Jesus was most certainly dead when taken down from the cross by Joseph of Arimathea. The chances of surviving Roman crucifixion without a miracle was nil. Tacitus called it “the extreme penalty” due to its severity. Keep in mind: not only did Jesus get nailed to the cross but he was also scourged and crowned with thorns before carrying the heavy cross along Calvary. It is only reasonable to assume that his blood loss prior to being hung on the cross would have been extensive. It is very plausible that he suffered from extreme fatigue and dehydration. Once on the cross, if he had not expired from asphyxiation (crucifixion’s typical cause of death), he would have died from the spear that pierced his side (Jn 19:34). John records in his gospel that blood and water poured from his wound. This is a medically-verified phenomenon which involves the puncture of the pericardium (outer sac) of the heart. For medical details regarding crucifixion see the research paper by Edwards, et al, published in the Journal of the American Medical Association.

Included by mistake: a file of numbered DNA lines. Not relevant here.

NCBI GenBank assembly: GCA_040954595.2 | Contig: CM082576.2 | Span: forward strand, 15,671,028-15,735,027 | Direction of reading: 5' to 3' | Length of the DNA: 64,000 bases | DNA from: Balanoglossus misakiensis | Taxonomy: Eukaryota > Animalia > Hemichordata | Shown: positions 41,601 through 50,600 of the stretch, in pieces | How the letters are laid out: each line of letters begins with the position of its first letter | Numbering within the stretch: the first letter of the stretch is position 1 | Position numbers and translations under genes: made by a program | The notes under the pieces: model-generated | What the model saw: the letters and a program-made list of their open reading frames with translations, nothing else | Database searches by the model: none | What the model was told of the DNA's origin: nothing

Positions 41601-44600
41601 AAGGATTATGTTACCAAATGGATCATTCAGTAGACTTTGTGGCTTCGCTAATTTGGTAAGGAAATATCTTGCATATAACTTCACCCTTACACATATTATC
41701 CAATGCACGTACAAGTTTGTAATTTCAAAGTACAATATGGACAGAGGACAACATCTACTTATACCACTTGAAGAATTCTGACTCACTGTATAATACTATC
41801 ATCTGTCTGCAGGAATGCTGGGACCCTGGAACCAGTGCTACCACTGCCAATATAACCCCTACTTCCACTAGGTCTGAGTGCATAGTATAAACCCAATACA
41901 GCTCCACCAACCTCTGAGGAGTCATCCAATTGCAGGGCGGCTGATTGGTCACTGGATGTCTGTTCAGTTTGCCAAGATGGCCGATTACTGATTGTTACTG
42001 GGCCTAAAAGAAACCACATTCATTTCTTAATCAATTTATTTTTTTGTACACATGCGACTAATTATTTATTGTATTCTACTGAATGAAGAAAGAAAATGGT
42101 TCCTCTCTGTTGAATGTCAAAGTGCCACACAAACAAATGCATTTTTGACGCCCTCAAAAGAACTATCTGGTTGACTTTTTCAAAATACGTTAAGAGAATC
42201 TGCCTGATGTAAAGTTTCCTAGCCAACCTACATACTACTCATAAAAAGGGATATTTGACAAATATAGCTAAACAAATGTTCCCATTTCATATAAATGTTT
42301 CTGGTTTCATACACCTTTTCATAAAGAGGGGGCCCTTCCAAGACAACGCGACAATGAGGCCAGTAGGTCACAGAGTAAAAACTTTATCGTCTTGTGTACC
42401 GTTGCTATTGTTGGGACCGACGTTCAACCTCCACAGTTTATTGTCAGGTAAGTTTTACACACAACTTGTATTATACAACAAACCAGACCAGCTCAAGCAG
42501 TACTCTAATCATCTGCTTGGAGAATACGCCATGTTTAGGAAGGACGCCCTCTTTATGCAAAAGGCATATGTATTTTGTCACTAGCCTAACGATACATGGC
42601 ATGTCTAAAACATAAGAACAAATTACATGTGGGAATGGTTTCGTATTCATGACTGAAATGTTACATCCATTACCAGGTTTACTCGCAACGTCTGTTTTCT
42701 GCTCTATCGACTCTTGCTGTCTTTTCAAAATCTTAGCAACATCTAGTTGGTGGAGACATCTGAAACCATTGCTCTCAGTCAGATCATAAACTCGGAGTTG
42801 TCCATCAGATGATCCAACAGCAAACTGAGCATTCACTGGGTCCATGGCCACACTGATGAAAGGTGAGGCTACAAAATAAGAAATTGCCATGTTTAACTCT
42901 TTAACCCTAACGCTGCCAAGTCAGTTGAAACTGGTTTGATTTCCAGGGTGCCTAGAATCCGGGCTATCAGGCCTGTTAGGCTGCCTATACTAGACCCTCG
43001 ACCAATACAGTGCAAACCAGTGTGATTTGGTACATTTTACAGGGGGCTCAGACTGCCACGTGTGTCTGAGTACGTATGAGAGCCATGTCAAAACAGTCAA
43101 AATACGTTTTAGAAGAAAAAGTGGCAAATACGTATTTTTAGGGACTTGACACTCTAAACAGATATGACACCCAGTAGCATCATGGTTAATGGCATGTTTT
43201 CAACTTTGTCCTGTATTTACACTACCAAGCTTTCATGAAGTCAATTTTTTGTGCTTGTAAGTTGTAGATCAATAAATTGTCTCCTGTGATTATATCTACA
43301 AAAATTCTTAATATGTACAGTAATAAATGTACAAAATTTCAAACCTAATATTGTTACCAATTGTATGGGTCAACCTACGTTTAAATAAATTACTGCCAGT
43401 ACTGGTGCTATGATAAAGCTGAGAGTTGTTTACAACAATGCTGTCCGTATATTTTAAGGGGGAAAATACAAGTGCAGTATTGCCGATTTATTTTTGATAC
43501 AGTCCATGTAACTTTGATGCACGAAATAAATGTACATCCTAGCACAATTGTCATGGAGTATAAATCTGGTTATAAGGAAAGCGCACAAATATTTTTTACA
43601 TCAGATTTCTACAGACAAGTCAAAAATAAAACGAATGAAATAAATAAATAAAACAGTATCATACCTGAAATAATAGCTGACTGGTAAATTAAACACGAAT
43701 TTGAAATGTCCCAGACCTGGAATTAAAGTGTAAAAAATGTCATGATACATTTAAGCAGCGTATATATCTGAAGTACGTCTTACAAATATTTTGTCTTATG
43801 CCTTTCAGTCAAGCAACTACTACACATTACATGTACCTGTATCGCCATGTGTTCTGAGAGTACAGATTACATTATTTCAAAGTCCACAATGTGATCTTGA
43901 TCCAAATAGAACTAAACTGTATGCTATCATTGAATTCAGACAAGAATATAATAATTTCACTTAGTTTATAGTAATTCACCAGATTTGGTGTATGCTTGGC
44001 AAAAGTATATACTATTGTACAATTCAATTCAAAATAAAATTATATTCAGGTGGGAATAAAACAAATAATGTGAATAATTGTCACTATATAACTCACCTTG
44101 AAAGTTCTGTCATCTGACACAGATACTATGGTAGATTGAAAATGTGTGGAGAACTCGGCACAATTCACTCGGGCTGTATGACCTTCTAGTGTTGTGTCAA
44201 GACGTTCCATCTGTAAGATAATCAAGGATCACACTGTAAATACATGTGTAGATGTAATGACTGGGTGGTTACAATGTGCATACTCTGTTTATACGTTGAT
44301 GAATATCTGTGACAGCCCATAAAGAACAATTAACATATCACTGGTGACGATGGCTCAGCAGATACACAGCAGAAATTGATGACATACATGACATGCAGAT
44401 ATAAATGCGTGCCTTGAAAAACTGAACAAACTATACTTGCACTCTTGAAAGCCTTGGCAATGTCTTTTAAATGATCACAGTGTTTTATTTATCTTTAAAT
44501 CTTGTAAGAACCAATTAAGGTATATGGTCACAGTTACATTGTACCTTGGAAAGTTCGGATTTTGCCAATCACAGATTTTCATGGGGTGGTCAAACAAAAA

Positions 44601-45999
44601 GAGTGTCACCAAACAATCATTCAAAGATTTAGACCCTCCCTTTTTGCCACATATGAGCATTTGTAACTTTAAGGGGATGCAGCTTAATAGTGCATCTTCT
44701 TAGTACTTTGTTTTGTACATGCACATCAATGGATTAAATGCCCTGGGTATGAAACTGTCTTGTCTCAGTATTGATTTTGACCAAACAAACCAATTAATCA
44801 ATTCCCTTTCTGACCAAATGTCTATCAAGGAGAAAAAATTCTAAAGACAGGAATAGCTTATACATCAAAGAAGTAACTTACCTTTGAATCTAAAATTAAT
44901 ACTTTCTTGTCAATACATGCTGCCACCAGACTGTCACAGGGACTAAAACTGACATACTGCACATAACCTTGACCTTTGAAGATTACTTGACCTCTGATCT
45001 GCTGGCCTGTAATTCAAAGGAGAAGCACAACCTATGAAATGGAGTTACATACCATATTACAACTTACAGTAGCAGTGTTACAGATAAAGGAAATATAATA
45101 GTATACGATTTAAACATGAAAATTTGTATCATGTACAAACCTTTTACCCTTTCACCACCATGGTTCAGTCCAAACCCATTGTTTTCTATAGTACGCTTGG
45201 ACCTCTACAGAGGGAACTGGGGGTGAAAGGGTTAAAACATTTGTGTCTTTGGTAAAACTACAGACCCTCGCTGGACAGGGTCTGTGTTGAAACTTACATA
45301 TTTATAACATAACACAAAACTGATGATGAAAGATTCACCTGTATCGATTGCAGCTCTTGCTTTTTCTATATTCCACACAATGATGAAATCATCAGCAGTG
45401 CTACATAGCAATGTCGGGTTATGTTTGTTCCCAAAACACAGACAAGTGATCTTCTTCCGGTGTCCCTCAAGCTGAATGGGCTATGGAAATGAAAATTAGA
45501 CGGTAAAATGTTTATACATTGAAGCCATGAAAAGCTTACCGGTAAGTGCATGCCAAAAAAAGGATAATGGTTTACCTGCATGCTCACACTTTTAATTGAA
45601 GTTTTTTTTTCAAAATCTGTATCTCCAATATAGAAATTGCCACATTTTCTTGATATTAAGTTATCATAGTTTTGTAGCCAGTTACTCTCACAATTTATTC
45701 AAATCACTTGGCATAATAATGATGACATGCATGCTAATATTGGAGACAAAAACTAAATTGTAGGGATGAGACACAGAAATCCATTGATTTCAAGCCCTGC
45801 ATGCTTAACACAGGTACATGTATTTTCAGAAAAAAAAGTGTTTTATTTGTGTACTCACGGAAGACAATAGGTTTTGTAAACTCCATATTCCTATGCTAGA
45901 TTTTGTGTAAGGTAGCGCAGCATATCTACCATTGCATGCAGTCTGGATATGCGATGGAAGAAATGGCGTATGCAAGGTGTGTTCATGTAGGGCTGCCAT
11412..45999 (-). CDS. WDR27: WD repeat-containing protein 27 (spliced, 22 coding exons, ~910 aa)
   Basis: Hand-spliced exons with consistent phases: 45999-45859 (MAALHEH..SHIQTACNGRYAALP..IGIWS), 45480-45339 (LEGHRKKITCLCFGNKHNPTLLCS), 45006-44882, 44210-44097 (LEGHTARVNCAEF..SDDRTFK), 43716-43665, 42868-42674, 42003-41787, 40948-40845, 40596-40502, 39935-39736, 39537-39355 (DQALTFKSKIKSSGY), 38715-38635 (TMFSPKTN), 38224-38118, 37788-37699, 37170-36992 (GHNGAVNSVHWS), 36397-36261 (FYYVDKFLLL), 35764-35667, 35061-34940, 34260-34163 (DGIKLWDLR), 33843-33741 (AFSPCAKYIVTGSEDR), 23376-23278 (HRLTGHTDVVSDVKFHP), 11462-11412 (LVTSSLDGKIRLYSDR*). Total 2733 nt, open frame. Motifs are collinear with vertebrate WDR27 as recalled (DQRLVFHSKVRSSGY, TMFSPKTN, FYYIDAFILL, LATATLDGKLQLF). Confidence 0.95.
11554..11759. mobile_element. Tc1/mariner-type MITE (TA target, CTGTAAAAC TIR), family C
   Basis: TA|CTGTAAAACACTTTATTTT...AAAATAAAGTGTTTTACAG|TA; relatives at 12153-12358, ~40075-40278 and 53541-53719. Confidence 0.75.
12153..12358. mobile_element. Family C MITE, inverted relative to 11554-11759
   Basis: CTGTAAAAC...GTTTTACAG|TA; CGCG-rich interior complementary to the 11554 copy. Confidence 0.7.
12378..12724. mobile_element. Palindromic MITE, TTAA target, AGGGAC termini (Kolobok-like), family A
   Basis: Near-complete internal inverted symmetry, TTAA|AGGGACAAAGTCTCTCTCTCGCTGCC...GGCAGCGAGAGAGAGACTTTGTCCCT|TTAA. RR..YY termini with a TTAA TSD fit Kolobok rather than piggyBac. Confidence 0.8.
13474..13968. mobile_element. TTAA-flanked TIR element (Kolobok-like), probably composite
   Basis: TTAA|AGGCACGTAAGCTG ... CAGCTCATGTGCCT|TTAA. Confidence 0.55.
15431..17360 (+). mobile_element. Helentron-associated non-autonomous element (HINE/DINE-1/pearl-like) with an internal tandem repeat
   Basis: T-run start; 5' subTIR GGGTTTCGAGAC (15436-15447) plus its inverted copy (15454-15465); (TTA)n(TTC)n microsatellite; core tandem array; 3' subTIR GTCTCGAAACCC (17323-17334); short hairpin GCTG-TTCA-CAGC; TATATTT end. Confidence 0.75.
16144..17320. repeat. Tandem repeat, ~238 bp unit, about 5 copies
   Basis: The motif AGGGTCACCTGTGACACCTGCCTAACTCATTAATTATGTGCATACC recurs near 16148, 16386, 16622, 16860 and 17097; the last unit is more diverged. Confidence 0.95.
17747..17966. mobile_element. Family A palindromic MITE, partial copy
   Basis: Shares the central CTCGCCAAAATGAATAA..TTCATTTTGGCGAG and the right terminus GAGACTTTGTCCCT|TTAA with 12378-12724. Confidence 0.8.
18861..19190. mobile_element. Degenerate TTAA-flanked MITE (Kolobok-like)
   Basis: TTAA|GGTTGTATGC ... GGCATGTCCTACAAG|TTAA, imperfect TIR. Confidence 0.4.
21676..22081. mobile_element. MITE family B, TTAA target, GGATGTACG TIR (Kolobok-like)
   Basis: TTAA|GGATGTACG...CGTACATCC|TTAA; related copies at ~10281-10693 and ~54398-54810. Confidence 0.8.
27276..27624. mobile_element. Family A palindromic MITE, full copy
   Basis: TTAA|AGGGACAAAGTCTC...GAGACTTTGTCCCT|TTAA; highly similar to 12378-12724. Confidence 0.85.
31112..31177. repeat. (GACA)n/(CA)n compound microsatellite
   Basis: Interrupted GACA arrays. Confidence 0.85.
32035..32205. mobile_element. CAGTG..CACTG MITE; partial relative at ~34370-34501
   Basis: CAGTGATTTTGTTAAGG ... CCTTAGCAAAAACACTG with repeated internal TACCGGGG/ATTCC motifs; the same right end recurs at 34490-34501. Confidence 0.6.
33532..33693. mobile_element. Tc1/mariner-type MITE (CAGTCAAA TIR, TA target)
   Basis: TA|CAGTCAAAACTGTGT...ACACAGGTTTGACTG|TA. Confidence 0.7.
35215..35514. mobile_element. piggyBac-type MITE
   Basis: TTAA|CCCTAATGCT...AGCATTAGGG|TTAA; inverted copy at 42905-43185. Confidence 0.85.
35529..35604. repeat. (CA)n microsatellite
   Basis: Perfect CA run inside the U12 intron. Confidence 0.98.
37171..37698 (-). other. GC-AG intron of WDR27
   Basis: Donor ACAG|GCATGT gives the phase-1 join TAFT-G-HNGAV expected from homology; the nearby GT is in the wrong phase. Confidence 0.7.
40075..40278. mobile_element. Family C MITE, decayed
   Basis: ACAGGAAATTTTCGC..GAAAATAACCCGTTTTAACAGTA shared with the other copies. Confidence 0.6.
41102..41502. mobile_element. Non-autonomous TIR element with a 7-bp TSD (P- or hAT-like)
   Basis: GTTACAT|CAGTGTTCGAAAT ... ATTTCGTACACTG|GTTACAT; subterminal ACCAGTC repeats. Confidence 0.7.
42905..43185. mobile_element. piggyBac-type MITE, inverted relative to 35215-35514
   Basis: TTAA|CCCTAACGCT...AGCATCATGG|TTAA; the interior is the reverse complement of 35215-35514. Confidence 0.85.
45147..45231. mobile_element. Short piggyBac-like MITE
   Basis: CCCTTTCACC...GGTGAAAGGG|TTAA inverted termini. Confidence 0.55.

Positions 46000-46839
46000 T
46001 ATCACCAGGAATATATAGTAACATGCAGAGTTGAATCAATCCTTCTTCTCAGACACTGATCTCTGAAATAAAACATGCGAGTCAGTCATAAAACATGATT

As we can see, Jesus’ bodily death on the cross is certain. The evidence suggests he suffered oxygen depletion, extreme blood loss, physical fatigue, dehydration, piercing wounds in his hands, feet and side, and a punctured heart. And yet, the same Jesus was widely reported by many eyewitnesses to have appeared in a glorified body – eating, walking and speaking with them – only three days later.
Reason #2 The disciples believed that Jesus rose from the dead and appeared to them. The apostles shared their belief in the risen Christ as recorded in the gospels. For example in his first letter to the Corinthians, St. Paul professes Jesus’ resurrection and post-mortem appearances within the form of an early Church creed.
In the ancient Church creeds were composed for easy memorization of crucial tenets of the Faith such as Jesus’ death and resurrection, and as such, could be more easily passed on as oral tradition (1 Cor 15). Another example is St. Peter’s public testimony in the second chapter of Acts, when he preaches about Jesus’ crucifixion and resurrection. In his sermon, St. Peter testifies to the resurrected body of Christ which he and the apostles had seen with their own eyes.